Comparative Study
Journal Article
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Do bicarbonate-based solutions for continuous renal replacement therapy offer better control of metabolic acidosis than lactate-containing fluids?

INTRODUCTION: Evidence that bicarbonate haemofiltration and dialysate fluids are superior to lactate in patients with acute kidney injury treated by continuous renal replacement therapy (CRRT) remains controversial.

METHODS: We prospectively audited acid-base during the first 48 h of CRRT in 62 patients, using bicarbonate and lactate fluids.

RESULTS: Baseline lactate was greater in the bicarbonate group (4.76 ± 0.77 vs. 2.92 ± 0.5 mmol/l, p < 0.01), but pH, bicarbonate, chloride and base excess were similar. Lactate fell significantly in the bicarbonate group to 2.88 ± 0.3 mmol/l at 24 h and 2.39 ± 0.2 mmol/l at 48 h, but not in the lactate group. Base excess improved more with bicarbonate, median increase in the first 24 h was 51.6% (29.1-96.9) versus 18.5% (-5 to 55) with lactate and 74.2% (38.5-123) versus 36.1% (-3.6 to 68), p < 0.05 at 48 h. However, there were no significant differences in bicarbonate, chloride, pH, blood pressure and vasopressor requirements. 13.3% of patients were switched from lactate to bicarbonate fluids due to failure to correct acidosis. Subgroup analysis of 19 patients with liver failure showed similar results.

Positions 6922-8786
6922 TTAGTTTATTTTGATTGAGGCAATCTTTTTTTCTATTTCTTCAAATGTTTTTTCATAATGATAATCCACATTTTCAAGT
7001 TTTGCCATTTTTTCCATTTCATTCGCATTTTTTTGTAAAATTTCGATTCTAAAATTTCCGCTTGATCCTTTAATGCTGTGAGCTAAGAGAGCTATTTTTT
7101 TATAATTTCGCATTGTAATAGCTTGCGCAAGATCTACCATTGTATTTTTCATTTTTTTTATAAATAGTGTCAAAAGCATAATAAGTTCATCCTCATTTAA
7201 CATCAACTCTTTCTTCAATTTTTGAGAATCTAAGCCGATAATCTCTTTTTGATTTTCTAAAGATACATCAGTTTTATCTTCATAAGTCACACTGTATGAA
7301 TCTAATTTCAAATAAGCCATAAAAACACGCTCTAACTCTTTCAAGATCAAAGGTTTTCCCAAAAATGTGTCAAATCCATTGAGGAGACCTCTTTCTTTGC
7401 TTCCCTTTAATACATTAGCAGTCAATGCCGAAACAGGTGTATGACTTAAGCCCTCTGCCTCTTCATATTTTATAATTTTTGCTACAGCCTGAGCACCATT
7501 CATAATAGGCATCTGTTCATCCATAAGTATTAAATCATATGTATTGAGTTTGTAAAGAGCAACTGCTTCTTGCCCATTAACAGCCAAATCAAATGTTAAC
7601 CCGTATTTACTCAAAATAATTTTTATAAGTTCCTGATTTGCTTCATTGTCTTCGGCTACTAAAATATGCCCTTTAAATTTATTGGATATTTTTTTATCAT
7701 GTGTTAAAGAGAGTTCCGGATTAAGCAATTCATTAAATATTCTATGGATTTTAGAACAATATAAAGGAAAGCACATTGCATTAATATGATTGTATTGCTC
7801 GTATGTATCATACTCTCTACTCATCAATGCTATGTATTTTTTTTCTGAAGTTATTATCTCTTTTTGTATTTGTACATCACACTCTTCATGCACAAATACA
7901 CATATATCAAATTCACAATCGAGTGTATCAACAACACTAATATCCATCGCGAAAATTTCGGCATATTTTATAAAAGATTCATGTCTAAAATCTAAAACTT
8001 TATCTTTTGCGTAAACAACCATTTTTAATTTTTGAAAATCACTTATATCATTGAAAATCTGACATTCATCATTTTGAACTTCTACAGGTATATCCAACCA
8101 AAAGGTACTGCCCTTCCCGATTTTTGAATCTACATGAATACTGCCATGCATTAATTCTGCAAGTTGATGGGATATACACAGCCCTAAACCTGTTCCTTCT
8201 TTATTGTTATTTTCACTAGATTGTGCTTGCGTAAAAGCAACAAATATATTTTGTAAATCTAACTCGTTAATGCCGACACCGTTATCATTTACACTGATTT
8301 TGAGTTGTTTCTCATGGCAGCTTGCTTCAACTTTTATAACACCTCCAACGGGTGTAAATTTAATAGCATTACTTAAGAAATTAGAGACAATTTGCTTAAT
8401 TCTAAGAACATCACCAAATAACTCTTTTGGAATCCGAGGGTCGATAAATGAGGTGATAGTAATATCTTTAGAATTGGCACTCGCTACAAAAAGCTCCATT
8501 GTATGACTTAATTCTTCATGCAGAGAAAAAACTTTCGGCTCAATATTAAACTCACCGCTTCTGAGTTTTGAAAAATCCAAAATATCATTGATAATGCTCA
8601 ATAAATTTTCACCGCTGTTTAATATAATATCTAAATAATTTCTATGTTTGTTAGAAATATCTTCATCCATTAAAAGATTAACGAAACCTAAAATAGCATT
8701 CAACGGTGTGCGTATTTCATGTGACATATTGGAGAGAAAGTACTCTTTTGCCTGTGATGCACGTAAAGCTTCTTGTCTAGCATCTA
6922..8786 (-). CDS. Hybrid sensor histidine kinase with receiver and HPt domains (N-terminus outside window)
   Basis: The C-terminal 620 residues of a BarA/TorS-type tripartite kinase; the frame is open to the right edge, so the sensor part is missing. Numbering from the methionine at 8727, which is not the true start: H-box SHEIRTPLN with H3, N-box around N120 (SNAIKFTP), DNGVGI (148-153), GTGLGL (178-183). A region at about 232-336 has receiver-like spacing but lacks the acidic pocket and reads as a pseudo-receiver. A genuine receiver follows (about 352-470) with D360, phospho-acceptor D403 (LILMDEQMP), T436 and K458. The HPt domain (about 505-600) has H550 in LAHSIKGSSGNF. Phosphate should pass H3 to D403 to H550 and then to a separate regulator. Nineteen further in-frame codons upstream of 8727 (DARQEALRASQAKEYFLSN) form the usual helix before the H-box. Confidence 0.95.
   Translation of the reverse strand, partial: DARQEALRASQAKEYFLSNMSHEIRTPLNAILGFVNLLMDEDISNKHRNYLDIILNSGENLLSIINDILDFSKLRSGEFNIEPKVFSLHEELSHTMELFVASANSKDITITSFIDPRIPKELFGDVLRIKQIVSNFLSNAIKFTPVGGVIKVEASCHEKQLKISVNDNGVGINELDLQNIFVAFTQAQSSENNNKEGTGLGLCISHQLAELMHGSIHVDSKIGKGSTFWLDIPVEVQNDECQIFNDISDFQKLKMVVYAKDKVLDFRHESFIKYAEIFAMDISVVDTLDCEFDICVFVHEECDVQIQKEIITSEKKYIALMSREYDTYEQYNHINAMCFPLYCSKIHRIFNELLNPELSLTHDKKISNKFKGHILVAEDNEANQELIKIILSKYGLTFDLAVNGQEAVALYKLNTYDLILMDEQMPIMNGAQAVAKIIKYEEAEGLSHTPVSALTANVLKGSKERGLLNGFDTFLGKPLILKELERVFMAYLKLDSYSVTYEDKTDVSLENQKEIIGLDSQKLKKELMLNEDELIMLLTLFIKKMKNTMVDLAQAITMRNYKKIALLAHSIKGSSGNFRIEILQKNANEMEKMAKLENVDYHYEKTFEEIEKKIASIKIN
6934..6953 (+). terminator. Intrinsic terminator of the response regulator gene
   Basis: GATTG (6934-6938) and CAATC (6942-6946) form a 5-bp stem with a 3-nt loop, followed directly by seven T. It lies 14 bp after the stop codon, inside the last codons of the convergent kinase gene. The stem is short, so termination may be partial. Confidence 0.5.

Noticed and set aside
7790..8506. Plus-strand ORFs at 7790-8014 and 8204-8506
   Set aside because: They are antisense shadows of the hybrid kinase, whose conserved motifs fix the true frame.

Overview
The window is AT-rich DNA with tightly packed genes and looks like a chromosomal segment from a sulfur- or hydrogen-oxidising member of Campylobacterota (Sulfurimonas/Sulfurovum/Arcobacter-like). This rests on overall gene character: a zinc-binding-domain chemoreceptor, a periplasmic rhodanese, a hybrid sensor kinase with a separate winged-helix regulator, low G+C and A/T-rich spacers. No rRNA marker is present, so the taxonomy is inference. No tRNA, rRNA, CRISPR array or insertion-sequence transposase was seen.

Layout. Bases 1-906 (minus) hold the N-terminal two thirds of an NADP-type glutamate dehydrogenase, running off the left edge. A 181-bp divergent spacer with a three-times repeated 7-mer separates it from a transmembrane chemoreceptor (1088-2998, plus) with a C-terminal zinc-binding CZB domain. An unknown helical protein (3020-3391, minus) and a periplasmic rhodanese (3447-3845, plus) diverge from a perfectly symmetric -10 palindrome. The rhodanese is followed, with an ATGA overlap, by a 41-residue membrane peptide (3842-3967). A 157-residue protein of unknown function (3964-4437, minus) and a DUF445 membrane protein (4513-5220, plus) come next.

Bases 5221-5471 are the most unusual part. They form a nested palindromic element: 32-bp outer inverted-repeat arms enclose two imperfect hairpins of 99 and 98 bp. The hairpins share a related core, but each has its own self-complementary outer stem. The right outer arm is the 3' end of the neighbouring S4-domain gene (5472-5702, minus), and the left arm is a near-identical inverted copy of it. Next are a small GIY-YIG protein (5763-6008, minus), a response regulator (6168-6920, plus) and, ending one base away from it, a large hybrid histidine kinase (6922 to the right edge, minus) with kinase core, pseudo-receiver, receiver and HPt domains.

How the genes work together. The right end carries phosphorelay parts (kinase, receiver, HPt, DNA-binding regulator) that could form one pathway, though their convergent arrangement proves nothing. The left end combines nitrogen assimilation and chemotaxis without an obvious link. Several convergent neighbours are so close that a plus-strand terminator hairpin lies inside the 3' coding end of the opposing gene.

CONCLUSION: Bicarbonate fluids led to a more rapid fall in lactate and greater improvement in base excess during CRRT, but not overall control of acidosis.

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